Gunning for content-rich rivals like Netflix, Amazon just reached a major licensing deal with Metro-Goldwyn-Mayer Studios. Among hundreds of other classic films and TV shows dating back to the ‘80s, Amazon can now lure potential video-on-demand subscribers with "The Terminator," "Rain Man," and "The Silence of the Lambs."
“We are focused on adding even more titles to … Prime Instant Video library,” said Brad Beale, director of digital video content acquisition for Amazon.
In total, Amazon’s VOD service now features more than 18,000 movies and TV episodes, which subscribers can instantly stream on their various devices.
By contrast, VOD leader Netflix boasts more than 60,000 movies and TV shows, but Amazon is steadily working to shrink the divide.
The company, which rose to prominence selling products -- rather than “renting” them -- has recently forged licensing partnerships with Paramount, Disney and Fox. Easing Amazon’s effort, studios like MGM are increasingly desperate for alternative revenue streams, as the Web’s rise has cut into the sale of DVDs.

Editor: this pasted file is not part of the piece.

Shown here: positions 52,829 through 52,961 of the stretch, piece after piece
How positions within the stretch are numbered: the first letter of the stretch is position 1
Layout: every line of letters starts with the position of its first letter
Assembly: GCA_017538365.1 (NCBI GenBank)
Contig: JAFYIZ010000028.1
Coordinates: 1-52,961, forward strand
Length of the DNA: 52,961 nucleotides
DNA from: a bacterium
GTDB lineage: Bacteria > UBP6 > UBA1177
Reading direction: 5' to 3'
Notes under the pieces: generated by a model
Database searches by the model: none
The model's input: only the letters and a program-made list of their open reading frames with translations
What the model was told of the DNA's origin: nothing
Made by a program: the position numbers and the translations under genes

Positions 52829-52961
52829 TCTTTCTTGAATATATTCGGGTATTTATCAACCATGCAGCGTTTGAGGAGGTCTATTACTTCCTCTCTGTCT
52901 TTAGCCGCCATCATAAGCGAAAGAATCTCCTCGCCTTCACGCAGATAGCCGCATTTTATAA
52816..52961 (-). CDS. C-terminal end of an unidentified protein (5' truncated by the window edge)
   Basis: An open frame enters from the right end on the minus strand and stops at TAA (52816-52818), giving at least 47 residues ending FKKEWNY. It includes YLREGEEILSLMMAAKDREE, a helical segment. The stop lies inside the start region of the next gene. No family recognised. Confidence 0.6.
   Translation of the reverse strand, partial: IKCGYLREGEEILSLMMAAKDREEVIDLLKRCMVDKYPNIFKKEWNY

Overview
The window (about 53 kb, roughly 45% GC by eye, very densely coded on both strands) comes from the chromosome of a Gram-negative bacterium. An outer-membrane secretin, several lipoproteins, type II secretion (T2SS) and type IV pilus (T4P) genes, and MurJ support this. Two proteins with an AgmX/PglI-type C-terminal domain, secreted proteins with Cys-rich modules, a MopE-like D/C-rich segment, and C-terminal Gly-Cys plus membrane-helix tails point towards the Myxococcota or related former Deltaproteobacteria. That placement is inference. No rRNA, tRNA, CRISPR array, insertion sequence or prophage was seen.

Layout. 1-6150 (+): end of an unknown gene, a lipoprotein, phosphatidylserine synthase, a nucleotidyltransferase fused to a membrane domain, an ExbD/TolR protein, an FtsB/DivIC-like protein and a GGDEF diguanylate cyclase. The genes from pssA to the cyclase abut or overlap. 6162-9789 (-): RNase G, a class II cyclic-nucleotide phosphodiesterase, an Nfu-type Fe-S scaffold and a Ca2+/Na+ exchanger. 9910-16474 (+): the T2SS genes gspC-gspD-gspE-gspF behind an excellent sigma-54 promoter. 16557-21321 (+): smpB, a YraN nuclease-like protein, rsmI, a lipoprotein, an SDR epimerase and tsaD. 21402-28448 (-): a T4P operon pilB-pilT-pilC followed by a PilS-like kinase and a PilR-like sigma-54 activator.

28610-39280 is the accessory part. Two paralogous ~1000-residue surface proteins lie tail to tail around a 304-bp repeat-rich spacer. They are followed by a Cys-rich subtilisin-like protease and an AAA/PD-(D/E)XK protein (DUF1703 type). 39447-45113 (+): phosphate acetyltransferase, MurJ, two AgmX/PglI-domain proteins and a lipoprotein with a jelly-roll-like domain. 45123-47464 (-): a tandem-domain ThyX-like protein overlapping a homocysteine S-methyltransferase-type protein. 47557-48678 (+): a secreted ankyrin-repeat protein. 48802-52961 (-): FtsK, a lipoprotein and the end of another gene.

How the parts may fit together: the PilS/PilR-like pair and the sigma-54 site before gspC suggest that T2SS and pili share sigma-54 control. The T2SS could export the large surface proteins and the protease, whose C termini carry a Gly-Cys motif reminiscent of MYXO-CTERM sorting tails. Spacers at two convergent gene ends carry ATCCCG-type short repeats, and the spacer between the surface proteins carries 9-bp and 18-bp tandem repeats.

For that reason, MGM already has deals in place with Netflix, YouTube and other digital distribution leaders.
As it currently stands, the deal with Amazon excludes MGM’s library of older classics, including "The Wizard of Oz" and "Gone with the Wind." Rights to those particular titles are presently controlled by Warner Bros.
Amazon Prime costs subscribers $79 a year, and includes unlimited free two-day shipping on physical products, as well as immediate access to digital content.